Douglas Hyde (in Irish, Dubhghlas de hÍde) is best known for serving as the first President of Ireland from from 25 June, 1938 to 24 June, 1945.

Born the son of a Church of Ireland rector at Frenchpark, Co. Roscommon, Ireland on 17 January, 1860, Hyde dedicated his life to the study and revival of the Irish language.

He was the cofounder (along with Eoin Mac Néill) of the Gaelic League (Conradh na Gaeilge) on the 31 July 1893, and was its first and longest serving President until his resignation in 1915.

Under Hyde’s leadership, the Gaelic League was enormously successful, reinvigorating an Irish language community which was under severe cultural pressure and encouraging large numbers of people to learn and use the Irish language at a time when this was very difficult.

In 1905-06, Hyde undertook a 6 month tour of the United States, visiting over 50 cities, meeting President Theodore Roosevelt twice, and raising enough money to fund the Gaelic League’s network of travelling organisers and teachers for three years.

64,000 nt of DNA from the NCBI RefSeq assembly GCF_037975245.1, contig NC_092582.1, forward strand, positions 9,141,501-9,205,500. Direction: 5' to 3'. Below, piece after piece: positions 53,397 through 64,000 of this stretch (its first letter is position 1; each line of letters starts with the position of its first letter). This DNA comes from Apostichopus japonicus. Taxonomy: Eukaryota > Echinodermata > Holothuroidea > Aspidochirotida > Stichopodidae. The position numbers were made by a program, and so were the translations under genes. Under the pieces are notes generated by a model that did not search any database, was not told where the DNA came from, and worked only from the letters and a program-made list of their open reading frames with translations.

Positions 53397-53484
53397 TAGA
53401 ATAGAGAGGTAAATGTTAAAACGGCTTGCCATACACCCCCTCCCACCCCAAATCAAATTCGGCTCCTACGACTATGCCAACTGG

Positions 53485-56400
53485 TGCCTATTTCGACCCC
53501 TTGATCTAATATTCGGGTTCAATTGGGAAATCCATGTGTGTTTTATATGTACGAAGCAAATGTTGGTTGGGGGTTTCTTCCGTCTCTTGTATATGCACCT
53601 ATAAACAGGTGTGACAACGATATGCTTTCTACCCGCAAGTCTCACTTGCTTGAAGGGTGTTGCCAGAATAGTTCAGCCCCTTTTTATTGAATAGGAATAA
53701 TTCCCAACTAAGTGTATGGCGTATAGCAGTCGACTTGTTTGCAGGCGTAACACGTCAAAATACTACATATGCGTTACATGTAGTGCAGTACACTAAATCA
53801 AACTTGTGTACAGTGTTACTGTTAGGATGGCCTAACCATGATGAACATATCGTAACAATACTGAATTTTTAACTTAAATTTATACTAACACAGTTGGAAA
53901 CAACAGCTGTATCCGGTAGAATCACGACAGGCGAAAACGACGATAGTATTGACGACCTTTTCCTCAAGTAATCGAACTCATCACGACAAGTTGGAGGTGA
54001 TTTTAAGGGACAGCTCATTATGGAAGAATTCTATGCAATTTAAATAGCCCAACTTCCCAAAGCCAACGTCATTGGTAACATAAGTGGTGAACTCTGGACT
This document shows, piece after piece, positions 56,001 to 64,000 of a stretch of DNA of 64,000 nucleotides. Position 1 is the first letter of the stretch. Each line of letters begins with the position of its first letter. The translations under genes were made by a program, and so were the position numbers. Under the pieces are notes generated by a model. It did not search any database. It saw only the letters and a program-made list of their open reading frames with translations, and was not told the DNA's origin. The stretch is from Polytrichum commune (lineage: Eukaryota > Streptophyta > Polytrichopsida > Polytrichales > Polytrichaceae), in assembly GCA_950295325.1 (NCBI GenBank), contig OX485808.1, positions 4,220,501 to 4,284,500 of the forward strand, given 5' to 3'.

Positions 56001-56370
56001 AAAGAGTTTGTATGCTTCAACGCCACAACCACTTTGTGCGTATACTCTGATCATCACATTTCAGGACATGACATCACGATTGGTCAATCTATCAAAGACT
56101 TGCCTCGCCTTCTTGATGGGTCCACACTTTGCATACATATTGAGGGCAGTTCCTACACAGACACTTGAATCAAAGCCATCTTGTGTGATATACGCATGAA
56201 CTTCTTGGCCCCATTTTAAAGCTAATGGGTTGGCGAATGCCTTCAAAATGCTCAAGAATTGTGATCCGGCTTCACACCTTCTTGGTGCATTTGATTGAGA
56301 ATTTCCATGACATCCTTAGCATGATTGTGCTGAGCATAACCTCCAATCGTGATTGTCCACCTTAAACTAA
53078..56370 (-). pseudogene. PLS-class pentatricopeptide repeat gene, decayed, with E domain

These organisers and teachers had a tremendous influence on Irish life, preserving and reviving ancient Irish music and dances, teaching Irish history at a time when it was not being done through the school system, and encouraging the learning and use of the Irish language. The self-confidence created by this renewed pride in Irish culture was a key factor in motivating many of the revolutionary generation who had such a huge impact on Irish history in the decades afterwards.

On retiring from the League, Hyde dedicated himself full-time to academia, serving as University College Dublin’s first professor of Modern Irish from 1909-32, and as a Senator for 2 short periods in 1925 and 1938.

After the ratifaction of the new Irish Constitution in 1937, Douglas Hyde was the unanimous choice of all parties, and was elected unopposed as the first President of Ireland (Uachtarán na hÉireann)

He served one seven-year term, retiring from the presidential residence Áras an Uachtaráin, to another house in the Phoenix Park, Dublin. He died there on 12 July 1949.